To contemplate Jesus on the Cross with the spirit of Mary: this is the true vocation of an Oblate. “She will add, in a special way, as the intention of her spiritual life, compassion with the sorrows of Jesus on the Cross, with the picture of Our Lady of Compassion, the Oblates’ Patroness – for the redemption of souls, for the holiness of priests, for her own sanctification.”  (Statutes)

“For the priests”: members of a Society whose goal is the priesthood, and everything related to it: it is above all for the Priests that we must sanctify ourselves.

Indeed, when addressing to the Oblate Sisters of Ecône, during the Feast of Our Lady of Compassion, April 10, 1981, Monseigneur Lefebvre explained the spirituality of the Oblates:

“… And so you, dear Sisters, auxiliaries of the Priests, auxiliaries, not only with your hands but also with your souls and with your spirit.  That is, of the Priesthood, of the Sacrifice of Our Lord Jesus Christ, of His Cross, of the extension of His Reign, of the extension of His Love – thus you are united in a manner, very particular, to the Most Blessed Virgin Mary.

Like Her, close to her Divine Son, you will compassionate and suffer with her, and thus you will contribute as well in a manner very efficacious to the redemption of souls, insofar as you are able, insofar as Providence has given you the necessary Grace.

And in this way you will be associated more profoundly with the priesthood of the priests. Asking that these priests, these seminarians whom you serve, become true priests, that they become truly other Christs; that they unite themselves in a manner more profound, and more and more perfect with the Passion of Our Lord Jesus Christ….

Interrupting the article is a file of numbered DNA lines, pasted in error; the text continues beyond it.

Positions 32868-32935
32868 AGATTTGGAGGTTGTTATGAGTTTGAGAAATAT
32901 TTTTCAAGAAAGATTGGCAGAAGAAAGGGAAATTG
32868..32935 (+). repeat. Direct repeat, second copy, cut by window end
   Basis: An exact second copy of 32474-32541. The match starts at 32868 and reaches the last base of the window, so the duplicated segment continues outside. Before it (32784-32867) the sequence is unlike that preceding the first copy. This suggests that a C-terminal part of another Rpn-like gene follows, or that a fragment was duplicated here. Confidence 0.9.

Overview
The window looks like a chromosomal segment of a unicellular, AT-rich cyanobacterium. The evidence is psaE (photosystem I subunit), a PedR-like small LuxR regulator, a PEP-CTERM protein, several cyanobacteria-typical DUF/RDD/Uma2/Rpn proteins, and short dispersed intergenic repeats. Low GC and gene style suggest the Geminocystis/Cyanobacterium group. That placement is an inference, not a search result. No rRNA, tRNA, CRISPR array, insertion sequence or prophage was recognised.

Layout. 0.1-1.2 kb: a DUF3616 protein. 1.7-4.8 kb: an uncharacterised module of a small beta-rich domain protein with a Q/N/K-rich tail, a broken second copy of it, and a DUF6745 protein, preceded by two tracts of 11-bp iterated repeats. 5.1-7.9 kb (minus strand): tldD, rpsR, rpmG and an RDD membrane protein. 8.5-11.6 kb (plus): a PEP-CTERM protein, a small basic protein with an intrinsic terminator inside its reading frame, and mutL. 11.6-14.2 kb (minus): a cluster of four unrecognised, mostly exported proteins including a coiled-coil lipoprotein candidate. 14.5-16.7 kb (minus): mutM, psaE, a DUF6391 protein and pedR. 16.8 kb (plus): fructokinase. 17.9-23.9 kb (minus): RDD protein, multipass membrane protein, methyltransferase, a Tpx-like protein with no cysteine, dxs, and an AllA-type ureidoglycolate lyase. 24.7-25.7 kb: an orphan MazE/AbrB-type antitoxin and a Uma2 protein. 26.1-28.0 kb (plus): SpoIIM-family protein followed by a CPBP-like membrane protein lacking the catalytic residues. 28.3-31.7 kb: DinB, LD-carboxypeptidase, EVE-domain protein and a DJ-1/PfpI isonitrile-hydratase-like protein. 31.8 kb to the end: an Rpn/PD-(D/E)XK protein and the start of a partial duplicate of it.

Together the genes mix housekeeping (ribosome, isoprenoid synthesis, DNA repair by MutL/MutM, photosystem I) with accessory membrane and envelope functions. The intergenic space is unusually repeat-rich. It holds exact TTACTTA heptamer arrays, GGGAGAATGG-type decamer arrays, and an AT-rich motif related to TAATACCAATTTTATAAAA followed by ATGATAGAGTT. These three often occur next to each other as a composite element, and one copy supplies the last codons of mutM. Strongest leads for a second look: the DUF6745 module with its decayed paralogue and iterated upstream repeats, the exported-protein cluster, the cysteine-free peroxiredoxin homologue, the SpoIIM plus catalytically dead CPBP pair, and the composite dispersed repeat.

You will then ask this to the Most Holy Virgin Mary.  Offer your sufferings, offer your sacrifices for this intention, in order to spread the reign of Our Lord Jesus Christ.”

In this hour of crisis in the Church and of the priesthood, there is another specific intention, which Monseigneur Lefebvre wanted to include in our mission:

“More than ever, there are many sacrileges being committed, painful abandonment of Our Lord, especially by those who have consecrated themselves to God.  This is why we ardently urge you to offer up your small trials, your sacrifices, your difficulties, all those pains that Our Lord permits you to suffer, which you experience, in union with the suffering of the Most Holy Virgin Mary, in order to make reparation for all these sacrileges.”  (Sermon, April 6, 1979).